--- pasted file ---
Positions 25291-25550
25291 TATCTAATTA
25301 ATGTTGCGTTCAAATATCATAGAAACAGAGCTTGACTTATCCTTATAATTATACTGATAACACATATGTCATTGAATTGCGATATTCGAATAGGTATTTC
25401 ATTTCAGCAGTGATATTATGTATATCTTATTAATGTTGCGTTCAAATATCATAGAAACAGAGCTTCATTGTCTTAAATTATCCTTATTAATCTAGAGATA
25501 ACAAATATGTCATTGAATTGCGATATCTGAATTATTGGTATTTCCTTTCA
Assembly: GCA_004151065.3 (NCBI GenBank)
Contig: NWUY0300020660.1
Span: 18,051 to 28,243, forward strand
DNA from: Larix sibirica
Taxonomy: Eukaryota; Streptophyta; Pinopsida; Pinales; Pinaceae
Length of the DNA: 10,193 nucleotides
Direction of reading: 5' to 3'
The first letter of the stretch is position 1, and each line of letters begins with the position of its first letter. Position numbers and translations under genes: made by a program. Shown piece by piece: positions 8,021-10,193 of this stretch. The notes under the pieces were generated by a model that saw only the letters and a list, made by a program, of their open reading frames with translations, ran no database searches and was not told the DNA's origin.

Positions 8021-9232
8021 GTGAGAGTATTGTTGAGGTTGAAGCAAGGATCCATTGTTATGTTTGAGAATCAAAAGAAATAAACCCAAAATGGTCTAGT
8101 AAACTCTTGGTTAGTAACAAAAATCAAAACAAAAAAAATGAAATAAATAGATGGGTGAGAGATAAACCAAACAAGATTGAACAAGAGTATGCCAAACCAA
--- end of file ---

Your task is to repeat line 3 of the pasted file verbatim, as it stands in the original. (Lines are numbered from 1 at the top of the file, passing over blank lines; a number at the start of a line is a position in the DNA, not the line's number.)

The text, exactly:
25301 ATGTTGCGTTCAAATATCATAGAAACAGAGCTTGACTTATCCTTATAATTATACTGATAACACATATGTCATTGAATTGCGATATTCGAATAGGTATTTC